Chen: The director once told me about the secret meeting between James Soong and Chen Yunlin (former director of the Taiwan Affairs Office). The director emphasized repeatedly that he had proof. So I told the world, but I was sued and lost in court. Frankly, many intelligence reports are suspect and baseless. I don't want to criticize the Bureau of Investigation. But as president, I receive a lot of intelligence and I cannot determine which is true. I can only take them as advice. If I believe everything, the country would have fallen into chaos. There are many rumors about my family being involved in money-laundering. I admit frankly that this was the first time that I had heard of the Egmont Group. I didn't understand what kind of international organization it was. Also certain information about the internal affairs of the Democratic Progressive Party is false. I suspect that the Bureau of Investigation was splitting the solidarity between the Party and the government. If I believe in the reports on the words and actions of many political figures, they would be guilty of capital crimes.
Judge Tseng: So you are in a tragic and perilous situation, because you do not believe in the Bureau of Investigation reports.
Chen: Many of them were inaccurate.
Judge Tseng: On January 18, 2008, did Yeh Sheng-mao turn over the original information from the Financial Intelligence Centre about Wang Jui-ching opening an account in the Cayman Islands?
Chen: I did not see the original document. I only saw a Chinese translation of the letter. The document would not have been given to me. It would be of no use to me. In January this year, my wife admitted to me that there were overseas deposits. Through other information, I learned that the Special Investigative Team had learned about this in January. Therefore, I was mentally prepared when Yeh made the report to me.
Judge Tseng: This report detailed how the money in the overseas accounts of your family members were being moved around and it clearly entailed money-laundering activities. Is it reasonable for you to accept the report?
Chen: I don't think that I had to stay away on account of any conflict of interest. Similarly, I do not stay away from the intelligence on the Party to which I belong.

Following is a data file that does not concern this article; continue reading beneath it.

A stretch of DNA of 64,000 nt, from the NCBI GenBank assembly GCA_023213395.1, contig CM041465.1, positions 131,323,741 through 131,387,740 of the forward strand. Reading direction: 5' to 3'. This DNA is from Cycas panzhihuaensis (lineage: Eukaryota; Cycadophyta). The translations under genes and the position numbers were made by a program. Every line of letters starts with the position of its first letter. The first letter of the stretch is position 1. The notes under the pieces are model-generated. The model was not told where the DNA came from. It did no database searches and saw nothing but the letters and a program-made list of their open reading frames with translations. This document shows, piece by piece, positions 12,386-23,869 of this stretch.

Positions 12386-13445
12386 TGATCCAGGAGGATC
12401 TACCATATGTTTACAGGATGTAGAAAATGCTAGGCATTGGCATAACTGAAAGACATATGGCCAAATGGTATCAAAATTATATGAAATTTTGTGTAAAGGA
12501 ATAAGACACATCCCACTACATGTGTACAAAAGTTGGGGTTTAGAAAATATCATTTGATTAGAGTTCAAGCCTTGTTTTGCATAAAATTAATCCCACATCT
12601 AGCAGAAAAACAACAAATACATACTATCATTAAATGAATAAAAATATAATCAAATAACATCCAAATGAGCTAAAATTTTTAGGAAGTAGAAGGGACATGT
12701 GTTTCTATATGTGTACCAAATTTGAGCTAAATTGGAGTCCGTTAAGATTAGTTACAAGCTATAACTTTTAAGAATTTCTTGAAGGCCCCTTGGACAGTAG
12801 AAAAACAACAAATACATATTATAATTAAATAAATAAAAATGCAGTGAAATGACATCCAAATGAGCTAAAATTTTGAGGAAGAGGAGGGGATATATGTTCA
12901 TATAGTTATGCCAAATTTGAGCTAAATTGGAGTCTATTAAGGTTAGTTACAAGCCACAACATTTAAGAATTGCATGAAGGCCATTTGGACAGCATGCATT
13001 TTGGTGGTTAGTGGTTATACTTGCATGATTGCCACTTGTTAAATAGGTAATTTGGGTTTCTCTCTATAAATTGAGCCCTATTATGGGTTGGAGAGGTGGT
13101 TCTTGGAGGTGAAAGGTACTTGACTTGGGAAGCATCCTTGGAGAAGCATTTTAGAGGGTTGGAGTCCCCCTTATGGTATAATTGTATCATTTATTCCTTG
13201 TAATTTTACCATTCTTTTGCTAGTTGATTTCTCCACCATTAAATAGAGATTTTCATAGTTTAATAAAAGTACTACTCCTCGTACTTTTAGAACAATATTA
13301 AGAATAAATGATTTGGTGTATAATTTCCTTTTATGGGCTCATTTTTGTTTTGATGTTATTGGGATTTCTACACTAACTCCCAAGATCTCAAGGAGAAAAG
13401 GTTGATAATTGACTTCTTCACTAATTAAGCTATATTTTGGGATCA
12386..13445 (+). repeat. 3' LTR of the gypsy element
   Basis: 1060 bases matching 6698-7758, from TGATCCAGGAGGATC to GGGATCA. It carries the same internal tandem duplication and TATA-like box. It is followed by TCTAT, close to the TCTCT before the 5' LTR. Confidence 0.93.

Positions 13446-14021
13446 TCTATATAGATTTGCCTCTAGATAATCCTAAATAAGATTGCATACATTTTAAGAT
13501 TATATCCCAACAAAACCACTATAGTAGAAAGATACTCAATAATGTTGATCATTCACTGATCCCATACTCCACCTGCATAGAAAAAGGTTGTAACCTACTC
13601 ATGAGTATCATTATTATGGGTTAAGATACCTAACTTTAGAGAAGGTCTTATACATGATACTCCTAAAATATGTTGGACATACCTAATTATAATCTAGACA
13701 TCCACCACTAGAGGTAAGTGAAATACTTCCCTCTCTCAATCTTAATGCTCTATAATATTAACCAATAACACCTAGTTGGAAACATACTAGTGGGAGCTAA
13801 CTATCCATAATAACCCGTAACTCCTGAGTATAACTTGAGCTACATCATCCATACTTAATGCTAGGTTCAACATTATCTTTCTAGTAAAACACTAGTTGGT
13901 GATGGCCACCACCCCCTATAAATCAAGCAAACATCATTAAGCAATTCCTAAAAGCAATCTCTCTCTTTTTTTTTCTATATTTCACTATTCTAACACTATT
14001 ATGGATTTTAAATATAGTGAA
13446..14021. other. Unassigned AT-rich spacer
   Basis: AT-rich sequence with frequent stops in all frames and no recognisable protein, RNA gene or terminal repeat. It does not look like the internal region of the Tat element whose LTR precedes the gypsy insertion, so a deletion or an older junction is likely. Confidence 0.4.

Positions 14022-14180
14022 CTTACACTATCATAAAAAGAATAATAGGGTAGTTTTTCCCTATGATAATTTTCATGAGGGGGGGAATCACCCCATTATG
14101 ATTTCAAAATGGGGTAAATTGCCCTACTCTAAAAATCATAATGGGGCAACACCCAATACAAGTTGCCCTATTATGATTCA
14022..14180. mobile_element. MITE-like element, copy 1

Judge Tseng: You have just seen the flow diagram of the money as prepared by the Special Investigative Team. Why is it necessary to go through such a complicated process?
Chen: (stunned) I couldn't understand the diagram. (snicker from the courtside spectators) My wife said that as long as we can find a trustworthy professional, he handle everything and the principals only have to sign.
Judge Tseng: Since you have a lot of money, you will have to pay a lot in handling fees and currency conversion differentials. Why did you still keep moving the money?
Chen: This is how the financial managers make money. (loud laughter from the spectators' gallery)
Judge Tseng: Why did Wu Shu-jen wire more than USD 1.91 million on September 21 and 22, 2008 from the AMRO Bank in Singapore to the Goldman Sachs International account.
Chen: After my wife admitted that the money had been frozen, I asked her why she kept overseas deposits. She said that those were leftovers from election campaign money which she had wired overseas to let me advance foreign diplomacy and conduct public affairs after my presidential term finishes. She said that there was still another USD 1.91 million which had not yet been frozen. Therefore, I asked her to donate everything. I went to contact a "Big Brother" (that is, a prominent person), whose name I am willing to disclose in a closed hearing. This "Big Brother" can then continue his foreign diplomacy work and public affairs activities for Taiwan. After we met, this "Big Brother" provided me with four account numbers. I sent the money out in US$500,000, US$500,000, US$500,000 and more than US$400,000. After the August 14, 2008 press conference, I told many friends and relatives about it. The media have also reported on this a little bit.
Judge Tseng: Why does the money have to be sent overseas?
Chen: My wife sent it. You will have to ask her.
Judge Tseng: Normally, when some money is frozen and the remaining money gets moved out immediately, it looks like you are trying to prevent the remaining money from being chased down?
Chen: This is a wrongful accusation. By donating the money immediately, it is for certain that the money that my wife sent out was not intended fro my children.
Judge Tseng: Why did Yeh Sheng-mao come to see you at your office?
Chen: Yeh came hastily to my office to say that he could not find the official document. He asked me if I have it in my office. I said no.
Judge Tseng: If he did not give it to you, why would he come and ask you?
Chen: He also said that he reported to Inspector General Chen, who disagreed. A person's memory is not 100% accurate.
Judge Yang: Did you question the account holders Chen Chih-chung, Huang Jui-ching, Huang Bai-lu, Wu Ching-mao and so on?
Chen: Ever since I got engaged, my wife manages all the finances. I trust that my wife is the most hands-on and the most knowledgeable person. Of course, I only asked my wife.
Judge Yang: Why did she deceive you?
Chen: You will have to ask my wife. (Laughter from the spectators' gallery)